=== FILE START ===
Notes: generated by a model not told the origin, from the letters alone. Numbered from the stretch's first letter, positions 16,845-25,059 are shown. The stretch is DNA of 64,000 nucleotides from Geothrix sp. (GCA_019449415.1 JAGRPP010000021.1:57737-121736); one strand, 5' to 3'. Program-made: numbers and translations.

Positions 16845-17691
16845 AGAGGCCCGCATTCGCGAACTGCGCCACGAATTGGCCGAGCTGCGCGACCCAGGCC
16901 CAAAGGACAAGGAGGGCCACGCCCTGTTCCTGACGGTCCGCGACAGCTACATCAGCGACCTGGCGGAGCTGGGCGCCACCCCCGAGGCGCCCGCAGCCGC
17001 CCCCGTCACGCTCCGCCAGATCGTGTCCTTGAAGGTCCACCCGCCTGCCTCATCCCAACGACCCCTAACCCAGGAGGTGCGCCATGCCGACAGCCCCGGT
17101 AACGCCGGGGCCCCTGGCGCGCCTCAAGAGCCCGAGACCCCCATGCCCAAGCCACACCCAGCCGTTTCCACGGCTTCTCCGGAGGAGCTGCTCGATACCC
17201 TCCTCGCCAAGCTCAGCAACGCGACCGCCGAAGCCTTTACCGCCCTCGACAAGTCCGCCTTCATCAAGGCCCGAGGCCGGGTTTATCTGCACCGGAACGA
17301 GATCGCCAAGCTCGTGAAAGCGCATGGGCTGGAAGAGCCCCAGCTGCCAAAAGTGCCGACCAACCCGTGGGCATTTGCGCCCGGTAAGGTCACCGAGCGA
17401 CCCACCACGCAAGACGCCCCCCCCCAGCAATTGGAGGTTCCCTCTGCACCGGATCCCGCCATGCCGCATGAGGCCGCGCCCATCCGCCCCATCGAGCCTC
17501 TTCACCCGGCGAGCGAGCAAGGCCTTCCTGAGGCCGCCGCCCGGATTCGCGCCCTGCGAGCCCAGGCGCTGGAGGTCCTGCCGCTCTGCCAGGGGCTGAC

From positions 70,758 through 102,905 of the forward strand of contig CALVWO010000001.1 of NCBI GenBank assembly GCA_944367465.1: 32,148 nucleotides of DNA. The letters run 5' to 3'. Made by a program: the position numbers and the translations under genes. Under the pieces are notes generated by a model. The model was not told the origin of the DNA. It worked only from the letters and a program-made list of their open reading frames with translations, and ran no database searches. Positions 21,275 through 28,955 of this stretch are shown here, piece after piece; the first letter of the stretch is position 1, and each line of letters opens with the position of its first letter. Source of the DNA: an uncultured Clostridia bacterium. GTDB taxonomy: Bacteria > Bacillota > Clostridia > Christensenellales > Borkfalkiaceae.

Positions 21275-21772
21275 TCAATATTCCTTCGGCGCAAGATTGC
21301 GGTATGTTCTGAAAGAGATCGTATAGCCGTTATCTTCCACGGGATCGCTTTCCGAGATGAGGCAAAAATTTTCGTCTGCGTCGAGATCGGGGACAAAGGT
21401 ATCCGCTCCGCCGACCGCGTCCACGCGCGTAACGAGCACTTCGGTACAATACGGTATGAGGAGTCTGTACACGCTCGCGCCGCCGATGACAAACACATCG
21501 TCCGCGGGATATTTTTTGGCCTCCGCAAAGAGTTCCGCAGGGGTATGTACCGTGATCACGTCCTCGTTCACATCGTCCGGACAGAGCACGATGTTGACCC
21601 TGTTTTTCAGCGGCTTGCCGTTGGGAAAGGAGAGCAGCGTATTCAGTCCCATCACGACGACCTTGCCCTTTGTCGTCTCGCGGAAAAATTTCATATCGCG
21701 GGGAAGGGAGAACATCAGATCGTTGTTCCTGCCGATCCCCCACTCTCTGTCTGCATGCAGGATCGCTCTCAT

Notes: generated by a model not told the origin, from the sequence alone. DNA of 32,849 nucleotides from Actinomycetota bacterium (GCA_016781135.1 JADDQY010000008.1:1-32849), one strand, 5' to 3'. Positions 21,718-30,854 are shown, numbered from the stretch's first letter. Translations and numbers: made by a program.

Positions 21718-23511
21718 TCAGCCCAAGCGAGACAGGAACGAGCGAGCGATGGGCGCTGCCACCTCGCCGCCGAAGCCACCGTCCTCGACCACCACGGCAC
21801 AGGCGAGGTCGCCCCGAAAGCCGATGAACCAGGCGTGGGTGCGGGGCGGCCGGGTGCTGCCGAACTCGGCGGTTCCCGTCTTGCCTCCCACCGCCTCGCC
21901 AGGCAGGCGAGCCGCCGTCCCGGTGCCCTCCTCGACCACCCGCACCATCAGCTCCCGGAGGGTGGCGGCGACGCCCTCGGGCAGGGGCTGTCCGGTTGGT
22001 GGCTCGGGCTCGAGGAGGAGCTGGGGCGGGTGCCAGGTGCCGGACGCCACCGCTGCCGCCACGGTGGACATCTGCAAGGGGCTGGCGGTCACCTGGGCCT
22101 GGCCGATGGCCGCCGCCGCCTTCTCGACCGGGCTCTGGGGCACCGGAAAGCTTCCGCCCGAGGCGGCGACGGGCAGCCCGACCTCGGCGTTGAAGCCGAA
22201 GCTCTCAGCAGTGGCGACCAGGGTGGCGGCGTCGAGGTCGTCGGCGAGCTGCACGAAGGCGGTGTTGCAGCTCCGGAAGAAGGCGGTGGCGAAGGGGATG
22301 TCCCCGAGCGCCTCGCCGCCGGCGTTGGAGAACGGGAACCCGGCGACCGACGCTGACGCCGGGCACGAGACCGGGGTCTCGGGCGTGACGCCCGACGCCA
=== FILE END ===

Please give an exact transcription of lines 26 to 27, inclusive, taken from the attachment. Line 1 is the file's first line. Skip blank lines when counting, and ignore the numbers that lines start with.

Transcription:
22201 GCTCTCAGCAGTGGCGACCAGGGTGGCGGCGTCGAGGTCGTCGGCGAGCTGCACGAAGGCGGTGTTGCAGCTCCGGAAGAAGGCGGTGGCGAAGGGGATG
22301 TCCCCGAGCGCCTCGCCGCCGGCGTTGGAGAACGGGAACCCGGCGACCGACGCTGACGCCGGGCACGAGACCGGGGTCTCGGGCGTGACGCCCGACGCCA